When deciding a motion to dismiss under Rule 12(b)(6), the court must accept as true all factual allegations in the complaint and must draw inferences in a light most favorable to the plaintiff. Scheuer v. Rhodes, 416 U.S. 232, 236, 94 S.Ct. 1683, 40 L.Ed.2d 90 (1974). A complaint “should not be dismissed for failure to state a claim unless it appears beyond doubt that the plaintiff can prove no set of facts in support of his claim which would entitle him to relief.” Conley v. Gibson, 355 U.S. 41, 45-46, 78 S.Ct. 99, 2 L.Ed.2d 80 (1957). See also Hishon v. King & Spalding, 467 U.S. 69, 73, 104 S.Ct. 2229, 81 L.Ed.2d 59 (1984). “The function of a motion to dismiss is ‘merely to assess the legal feasibility of the complaint, not to assay the weight of the evidence which might be offered in support thereof.'” Mytych v. May Dept. Store Co., 34 F.Supp.2d 130, 131 (D. Conn. 1999), quoting Ryder Energy Distribution v. Merrill Lynch Commodities, Inc., 748 F.2d 774, 779 (2d Cir. 1984). “The issue on a motion to dismiss is not whether the plaintiff will prevail, but whether the plaintiff is entitled to offer evidence to support his claims.” United States v. Yale New Haven Hosp., 727 F.Supp. 784, 786 (D. Conn. 1990) (citing Scheuer, 416 U.S. at 232, 94 S.Ct. 1683).

         III. DISCUSSION

         A. First Cause of Action: Fraud

         Leonidas argues that the Third Amended Complaint does not allege scienter “beyond conclusions as to all [d]efendants” because Dalamagas “lumped Leonidas in with John Does 1 [and] II”. (Def.'s Mem. in Supp. of Mot. to Dismiss, Doc. No. 38, at 4). Ordinarily this is a serious deficiency. “Where multiple defendants are asked to respond to allegations of fraud, the complaint should inform each defendant of the nature of his alleged participation in the fraud.” DiVittorio v. Equidyne Extractive Indus., 822 F.2d 1242 (2d Cir. N.Y. 1987). However, here Dalamagas alleges that John Does I and II are alter egos of Leonidas, that they acted as one and that they should be liable as one. He also alleges that “[t]he true names and capacities of John Doe[s] I [and] II are unknown to [p]laintiff, who therefore . . . sues defendants under these fictitious names”, and he undertakes to amend the complaint when the true names and capacities of John Does I and II have been ascertained. (3d Am. Compl., ¶ 19).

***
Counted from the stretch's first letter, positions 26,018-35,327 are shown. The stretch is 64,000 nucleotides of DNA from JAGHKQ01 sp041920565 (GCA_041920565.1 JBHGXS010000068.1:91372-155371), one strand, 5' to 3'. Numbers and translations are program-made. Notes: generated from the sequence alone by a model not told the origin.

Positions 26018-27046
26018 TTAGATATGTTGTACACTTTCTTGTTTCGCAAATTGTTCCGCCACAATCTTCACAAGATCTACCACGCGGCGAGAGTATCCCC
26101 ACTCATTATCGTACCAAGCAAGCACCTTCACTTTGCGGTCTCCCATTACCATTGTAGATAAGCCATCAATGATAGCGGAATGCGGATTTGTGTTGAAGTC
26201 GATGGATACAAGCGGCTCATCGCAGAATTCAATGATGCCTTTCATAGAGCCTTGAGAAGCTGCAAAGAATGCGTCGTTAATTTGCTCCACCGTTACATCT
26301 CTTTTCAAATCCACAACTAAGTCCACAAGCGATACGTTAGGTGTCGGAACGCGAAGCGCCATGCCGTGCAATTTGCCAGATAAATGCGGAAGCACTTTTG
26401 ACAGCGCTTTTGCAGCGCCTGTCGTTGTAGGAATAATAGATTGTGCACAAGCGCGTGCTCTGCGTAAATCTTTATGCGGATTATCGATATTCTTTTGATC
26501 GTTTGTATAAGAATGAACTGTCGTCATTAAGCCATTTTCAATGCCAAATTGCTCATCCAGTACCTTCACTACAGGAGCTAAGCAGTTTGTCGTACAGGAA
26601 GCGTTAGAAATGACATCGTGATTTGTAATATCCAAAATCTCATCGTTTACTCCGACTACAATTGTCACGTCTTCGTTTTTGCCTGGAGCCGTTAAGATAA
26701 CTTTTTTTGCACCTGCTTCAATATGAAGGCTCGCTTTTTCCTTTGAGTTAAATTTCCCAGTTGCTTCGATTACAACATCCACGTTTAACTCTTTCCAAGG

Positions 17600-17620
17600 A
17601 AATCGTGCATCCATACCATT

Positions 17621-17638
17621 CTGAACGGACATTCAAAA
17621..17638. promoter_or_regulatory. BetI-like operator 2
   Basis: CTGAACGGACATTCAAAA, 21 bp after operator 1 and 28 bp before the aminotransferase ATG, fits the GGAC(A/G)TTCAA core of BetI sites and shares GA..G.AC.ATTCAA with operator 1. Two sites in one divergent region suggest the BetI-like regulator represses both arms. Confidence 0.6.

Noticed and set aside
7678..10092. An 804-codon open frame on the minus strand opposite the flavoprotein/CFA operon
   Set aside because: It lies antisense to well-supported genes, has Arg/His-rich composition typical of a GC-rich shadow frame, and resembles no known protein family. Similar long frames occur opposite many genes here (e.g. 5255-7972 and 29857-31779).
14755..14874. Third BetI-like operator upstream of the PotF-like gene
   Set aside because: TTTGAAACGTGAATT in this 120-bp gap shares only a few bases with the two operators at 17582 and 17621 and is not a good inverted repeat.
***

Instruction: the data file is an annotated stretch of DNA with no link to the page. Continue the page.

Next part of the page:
Leonidas also argues that even if the allegations are taken as being directed at him alone, Dalamages has failed to plead adequate facts to show intent, i.e. that Leonidas had motive and opportunity to commit fraud. However, the factual allegations summarized above demonstrate a motive on the part of Leonidas, namely to pay Dalamagas less money than he would have had to pay him absent the fraud. These allegations also establish that Leonidas had an opportunity to commit fraud in that he was able to influence the financial reporting of SOMA Technology, Inc. in 2012 because it was exclusively under the control of Leonidas and John Does I and II and EDITDA was being used by the appraisers who were valuing SOMA Technology, Inc..

         Leonidas argues that there are no allegations explaining how Leonidas “‘knew' the records undervalued the company, what company was undervalued, what records were involved, or how the conduct that was fraudulent”. (Def.'s Mem. in Supp. of Mot. to Dismiss, at 6). However, a reasonable inference from the factual allegations summarized above is that Leonidas knew the company was undervalued, knew what records were involved because the ...